Trinidad conglomerate puts in bid as country’s highest award goes up for sale on eBay
PORT OF SPAIN, Trinidad, – Trinidad and Tobago’s highest national award is up for sale on eBay and local conglomerate, the Ansa McAl Group, has put in a US$25,000 bid to ensure it is returned to the twin-island republic “in preservation of its bestowed honor and dignity.”
The sale of the 18-carat Order of the Republic of T&T (ORTT) medal, posthumously awarded to trade unionist Adrian Cola Rienzi in 2012, has also disgusted Trinidad and Tobago President Anthony Carmona who confirmed that the award had been received by Rienzi’s son, Robert Waugh, who lives in Canada.
Rienzi, born Krishna Deonarine in 1905, founded the Oilfields Workers Trade Union and the All Trinidad Sugar Estates and Factory Workers Union.
In a March 4 post on the e-commerce website, the Canadian seller, crawfordcsm, posted several photos of the medal; the original award document, signed by the then President, George Maxwell Richards, and stamped with the presidential seal; the programme from the National Awards ceremony on August 31, 2012; and the Daily Express newspaper report of the award being conferred on Rienzi.
“Unquestionably genuine, from the estate, and very rare!” the seller, which also has other official medals, antiques and vintage items for sale, declares in the description of the item.
The bidding which started at US$25,000 ends on Friday at 9:55 p.m. Up to this morning, one opening bid had been recorded. It was submitted by a bidder going by the name of a***t, yesterday.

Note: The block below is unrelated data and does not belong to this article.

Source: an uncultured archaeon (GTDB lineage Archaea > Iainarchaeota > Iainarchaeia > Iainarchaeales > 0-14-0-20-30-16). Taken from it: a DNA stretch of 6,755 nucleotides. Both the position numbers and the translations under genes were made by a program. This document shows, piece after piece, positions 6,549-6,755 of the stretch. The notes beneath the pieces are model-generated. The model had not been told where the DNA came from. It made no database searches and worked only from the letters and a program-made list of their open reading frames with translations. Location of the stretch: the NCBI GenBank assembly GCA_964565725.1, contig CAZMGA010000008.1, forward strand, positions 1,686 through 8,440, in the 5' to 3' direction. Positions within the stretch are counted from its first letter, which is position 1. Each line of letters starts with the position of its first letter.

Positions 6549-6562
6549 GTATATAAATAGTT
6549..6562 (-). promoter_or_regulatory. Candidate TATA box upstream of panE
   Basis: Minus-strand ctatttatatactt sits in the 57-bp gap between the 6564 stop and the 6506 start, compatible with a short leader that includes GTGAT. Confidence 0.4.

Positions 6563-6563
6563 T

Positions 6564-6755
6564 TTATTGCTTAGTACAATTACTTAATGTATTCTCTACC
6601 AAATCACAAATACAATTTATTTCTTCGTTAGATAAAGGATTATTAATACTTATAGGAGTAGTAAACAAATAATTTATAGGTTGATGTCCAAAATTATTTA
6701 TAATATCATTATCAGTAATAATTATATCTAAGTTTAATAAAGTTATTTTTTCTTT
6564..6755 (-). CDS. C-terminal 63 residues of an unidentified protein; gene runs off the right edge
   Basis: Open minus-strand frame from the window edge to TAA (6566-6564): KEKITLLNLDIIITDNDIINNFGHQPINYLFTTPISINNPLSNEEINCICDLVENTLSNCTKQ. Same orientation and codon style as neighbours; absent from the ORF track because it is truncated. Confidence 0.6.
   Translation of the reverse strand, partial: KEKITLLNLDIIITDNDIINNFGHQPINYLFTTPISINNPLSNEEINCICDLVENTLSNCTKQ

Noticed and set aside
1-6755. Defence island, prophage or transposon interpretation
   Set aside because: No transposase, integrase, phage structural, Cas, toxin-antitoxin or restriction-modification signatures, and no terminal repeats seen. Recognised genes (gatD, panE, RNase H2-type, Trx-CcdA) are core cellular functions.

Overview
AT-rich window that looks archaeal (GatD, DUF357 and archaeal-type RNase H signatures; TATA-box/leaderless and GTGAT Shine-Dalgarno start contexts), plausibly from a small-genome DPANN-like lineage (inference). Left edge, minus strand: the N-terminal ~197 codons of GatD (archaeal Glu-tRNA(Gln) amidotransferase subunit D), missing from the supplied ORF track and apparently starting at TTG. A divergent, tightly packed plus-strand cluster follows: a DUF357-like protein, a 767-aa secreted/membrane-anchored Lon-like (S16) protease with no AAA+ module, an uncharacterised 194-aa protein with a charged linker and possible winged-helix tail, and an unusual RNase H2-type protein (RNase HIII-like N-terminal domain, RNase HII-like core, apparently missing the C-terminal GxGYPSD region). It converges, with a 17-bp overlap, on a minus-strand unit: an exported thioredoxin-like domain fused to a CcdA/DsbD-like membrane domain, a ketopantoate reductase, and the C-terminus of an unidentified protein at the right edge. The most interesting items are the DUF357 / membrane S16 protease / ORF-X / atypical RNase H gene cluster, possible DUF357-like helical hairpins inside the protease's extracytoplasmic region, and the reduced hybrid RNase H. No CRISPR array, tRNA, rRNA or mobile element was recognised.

In a statement issued yesterday, Ansa’s chairman Norman Sabga said the group decided to place a bid “to ensure that this historic piece of T&T is duly returned to our nation in preservation of its bestowed honour and dignity”, adding that it understood “the significance and patriotic pride to have such an honour bestowed upon any citizen”.
“It will be a shame and dishonour to the country’s highest award and to the legacy of its awardee Adrian Cola Rienzi if the honour inherent in the ORTT medal is not returned to our beloved country,” the release stated.
“It is our sincere hope that ANSA McAL secures the prized bid for the medal to secure its rightful return to the people of Trinidad and Tobago. It is our intention to respectfully seek the support of the Office of the President of Trinidad and Tobago to facilitate our donation of the ORTT medal to the National Museum.”
According to a report in the Trinidad Guardian, the seller has indicated that he bought the medal legally from Rienzi’s estate.
“No disrespect is intended from the sale of this item,” the newspaper said the seller wrote in response to queries sent via eBay. “In fact, I am hoping it is purchased by someone in Trinidad and Tobago and sent ‘home’, possibly to be put on display for all to see, rather than sitting out of sight, and forgotten, in a desk or safety deposit box in a bank.”
But President Carmona said in statement that he was distraught at the prospect of someone “peddling the symbol of our national honour and pride.”
“The Order of the Republic of Trinidad and Tobago is not a rag doll that is disposable. This ultimate symbol of our nation’s pride and honour is sacrosanct. The intended sale of the ORTT medal offends one’s sense of patriotism and exposes a raw nerve,” he said.
Carmona further suggested that it may be time to amend the law to absolutely prohibit the sale or disposal of the ORTT medal, or at least demand that all persons honoured, or their representatives, sign a contract giving the Office of the President the first option to buy the medal in the event of intended disposal or sale.
“The ORTT must become and should be a proud heirloom in the family,” he said. “My humble admonition and entreaty to whoever is responsible for the intended sale of the ORTT medal: ‘You cannot do this to us’.”
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